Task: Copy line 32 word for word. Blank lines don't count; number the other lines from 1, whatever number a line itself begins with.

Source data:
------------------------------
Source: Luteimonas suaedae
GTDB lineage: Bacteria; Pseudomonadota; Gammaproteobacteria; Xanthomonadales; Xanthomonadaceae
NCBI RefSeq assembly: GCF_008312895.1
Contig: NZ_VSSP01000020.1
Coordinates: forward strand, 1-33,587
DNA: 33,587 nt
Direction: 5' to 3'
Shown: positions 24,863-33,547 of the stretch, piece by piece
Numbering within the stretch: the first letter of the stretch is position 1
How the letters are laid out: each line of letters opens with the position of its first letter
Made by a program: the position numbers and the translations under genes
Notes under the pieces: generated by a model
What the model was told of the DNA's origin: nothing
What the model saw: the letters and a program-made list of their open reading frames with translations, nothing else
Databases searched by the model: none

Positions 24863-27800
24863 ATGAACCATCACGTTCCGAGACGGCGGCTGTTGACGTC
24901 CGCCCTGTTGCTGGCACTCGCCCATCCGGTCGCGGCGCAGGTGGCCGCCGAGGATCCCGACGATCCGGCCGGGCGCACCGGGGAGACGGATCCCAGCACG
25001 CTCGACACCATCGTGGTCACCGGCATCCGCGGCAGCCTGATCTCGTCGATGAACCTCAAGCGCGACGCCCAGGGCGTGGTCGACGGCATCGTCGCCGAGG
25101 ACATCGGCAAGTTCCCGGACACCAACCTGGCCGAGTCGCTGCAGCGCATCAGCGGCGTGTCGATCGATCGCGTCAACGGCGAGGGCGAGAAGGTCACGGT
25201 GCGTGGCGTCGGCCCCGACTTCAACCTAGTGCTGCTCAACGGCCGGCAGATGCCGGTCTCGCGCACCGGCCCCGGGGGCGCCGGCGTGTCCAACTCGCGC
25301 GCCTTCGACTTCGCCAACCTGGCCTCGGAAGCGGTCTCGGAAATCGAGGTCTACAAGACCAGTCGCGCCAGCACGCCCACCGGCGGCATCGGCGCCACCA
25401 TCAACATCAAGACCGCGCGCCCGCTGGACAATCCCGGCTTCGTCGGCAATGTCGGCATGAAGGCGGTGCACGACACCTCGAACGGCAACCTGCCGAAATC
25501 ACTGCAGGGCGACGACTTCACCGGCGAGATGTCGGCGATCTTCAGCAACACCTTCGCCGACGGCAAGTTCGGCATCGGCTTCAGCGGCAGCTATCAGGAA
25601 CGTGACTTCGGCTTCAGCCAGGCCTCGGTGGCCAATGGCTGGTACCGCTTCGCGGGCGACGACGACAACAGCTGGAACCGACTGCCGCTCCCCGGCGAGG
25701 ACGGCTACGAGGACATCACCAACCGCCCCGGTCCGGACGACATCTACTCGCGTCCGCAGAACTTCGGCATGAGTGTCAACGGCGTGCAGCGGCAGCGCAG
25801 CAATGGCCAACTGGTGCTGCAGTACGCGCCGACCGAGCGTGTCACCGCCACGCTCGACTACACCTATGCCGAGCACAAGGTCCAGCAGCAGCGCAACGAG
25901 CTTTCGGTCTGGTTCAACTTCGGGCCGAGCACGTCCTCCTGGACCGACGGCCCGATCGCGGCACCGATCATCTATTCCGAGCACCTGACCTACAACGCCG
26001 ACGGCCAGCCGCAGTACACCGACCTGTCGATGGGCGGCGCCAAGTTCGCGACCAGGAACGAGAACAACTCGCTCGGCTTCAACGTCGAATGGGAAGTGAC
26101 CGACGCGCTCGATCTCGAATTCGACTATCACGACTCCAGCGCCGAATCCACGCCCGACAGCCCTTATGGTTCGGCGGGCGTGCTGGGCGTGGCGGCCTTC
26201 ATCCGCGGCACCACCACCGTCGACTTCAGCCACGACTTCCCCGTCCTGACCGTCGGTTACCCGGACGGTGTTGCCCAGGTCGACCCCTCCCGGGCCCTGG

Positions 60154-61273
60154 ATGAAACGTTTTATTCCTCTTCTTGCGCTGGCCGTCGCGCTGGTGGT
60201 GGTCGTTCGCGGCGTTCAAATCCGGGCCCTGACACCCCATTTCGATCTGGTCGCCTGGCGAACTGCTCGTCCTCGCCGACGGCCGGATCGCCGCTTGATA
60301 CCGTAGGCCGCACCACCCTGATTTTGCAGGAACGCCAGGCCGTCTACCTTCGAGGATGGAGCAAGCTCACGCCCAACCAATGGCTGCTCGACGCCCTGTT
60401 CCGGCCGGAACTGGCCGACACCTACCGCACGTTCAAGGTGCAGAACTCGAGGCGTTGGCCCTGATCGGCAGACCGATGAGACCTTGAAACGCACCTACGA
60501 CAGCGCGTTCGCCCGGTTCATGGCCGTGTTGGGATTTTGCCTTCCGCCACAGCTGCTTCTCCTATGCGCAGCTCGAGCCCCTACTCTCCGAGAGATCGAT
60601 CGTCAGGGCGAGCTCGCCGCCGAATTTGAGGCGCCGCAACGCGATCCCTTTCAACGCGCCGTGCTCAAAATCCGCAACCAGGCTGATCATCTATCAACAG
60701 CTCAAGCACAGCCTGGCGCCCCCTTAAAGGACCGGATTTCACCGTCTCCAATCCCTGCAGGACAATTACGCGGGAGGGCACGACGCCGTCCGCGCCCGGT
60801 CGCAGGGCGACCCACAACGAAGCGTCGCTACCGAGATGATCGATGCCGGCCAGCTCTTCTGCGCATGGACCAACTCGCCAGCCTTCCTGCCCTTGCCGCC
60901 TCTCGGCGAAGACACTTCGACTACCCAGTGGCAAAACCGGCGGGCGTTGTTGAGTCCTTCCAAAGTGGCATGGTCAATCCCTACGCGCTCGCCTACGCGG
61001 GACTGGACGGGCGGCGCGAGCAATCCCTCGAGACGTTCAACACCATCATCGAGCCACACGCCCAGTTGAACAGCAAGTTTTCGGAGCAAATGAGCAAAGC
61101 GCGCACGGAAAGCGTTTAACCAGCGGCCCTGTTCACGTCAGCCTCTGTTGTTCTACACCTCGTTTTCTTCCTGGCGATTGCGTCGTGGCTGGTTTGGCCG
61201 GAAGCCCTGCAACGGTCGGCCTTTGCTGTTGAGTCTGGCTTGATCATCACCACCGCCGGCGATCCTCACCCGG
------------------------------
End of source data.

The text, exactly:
Positions 60154-61273